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Lund University, Malmö Centre for Thrombosis and Haemostasis, Skane University Hospital Malmö, Malmö, Sweden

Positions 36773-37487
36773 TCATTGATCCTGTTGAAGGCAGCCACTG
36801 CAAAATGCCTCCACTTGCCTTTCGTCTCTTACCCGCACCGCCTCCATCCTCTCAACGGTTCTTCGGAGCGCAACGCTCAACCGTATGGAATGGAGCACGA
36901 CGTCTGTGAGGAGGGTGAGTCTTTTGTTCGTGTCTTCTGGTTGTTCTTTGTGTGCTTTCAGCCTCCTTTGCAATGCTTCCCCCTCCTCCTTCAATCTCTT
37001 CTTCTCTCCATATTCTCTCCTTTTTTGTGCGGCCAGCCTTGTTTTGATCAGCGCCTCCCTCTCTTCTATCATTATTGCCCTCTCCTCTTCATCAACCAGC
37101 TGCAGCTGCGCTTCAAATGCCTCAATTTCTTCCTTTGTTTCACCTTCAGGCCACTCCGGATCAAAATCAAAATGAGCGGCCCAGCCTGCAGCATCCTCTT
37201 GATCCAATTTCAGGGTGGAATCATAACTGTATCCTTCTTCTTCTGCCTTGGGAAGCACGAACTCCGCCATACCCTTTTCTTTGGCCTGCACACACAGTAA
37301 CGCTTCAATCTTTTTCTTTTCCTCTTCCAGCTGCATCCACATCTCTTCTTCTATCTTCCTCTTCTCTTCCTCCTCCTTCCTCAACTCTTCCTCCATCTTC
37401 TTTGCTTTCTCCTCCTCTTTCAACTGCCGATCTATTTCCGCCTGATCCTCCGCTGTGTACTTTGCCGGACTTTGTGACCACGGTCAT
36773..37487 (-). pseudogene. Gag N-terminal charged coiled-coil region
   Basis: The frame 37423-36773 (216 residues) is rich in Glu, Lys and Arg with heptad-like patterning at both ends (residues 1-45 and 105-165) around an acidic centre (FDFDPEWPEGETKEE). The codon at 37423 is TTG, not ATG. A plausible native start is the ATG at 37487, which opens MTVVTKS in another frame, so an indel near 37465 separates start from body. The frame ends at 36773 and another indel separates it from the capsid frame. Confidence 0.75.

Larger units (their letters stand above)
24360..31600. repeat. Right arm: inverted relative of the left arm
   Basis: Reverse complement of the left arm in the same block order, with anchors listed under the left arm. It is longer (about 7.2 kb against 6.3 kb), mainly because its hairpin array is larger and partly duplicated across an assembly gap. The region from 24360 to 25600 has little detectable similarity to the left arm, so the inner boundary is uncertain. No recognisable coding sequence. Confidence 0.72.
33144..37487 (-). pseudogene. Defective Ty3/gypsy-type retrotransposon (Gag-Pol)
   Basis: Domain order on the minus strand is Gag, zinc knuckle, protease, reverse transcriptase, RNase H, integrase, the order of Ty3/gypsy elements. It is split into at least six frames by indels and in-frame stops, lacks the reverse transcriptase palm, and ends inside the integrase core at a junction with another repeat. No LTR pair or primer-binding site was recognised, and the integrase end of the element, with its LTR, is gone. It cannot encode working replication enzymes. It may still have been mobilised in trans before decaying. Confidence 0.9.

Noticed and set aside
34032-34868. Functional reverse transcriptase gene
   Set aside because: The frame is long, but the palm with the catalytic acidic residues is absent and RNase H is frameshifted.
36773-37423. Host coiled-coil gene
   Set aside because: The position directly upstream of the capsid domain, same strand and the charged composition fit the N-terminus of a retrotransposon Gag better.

Venous thromboembolism is common in the general population with increasing age as one of the most important risk factors. The care of hemophilia and von Willebrand disease has improved in recent decades, resulting in the expectation of a growing population of aging people with these disorders. Thrombosis seems rare in hemorrhagic disorders but studies documenting the true epidemiology are virtually lacking. Events have been reported, however, primarily catheter-related thrombophlebitis in hemophilia, but also deep vein thrombosis and pulmonary embolism have been described in von Willebrand disease, usually in conjunction with major surgery and prolonged replacement therapy with high factor levels. Thromboprophylaxis is likely not warrented in most cases. Instead, well-designed therapy and careful monitoring are important measures to prevent risk. In von Willebrand disease particularly, the variation of the phenotype and products used for replacement are challenges, as infusion of von Willebrand factor will increase the endogenous level of factor VIII. Long-term replacement therapy into old age is becoming more common in hemophilia but will not increase occurrence of thromboembolic disease, as factor levels still will be low and have a preventive effect.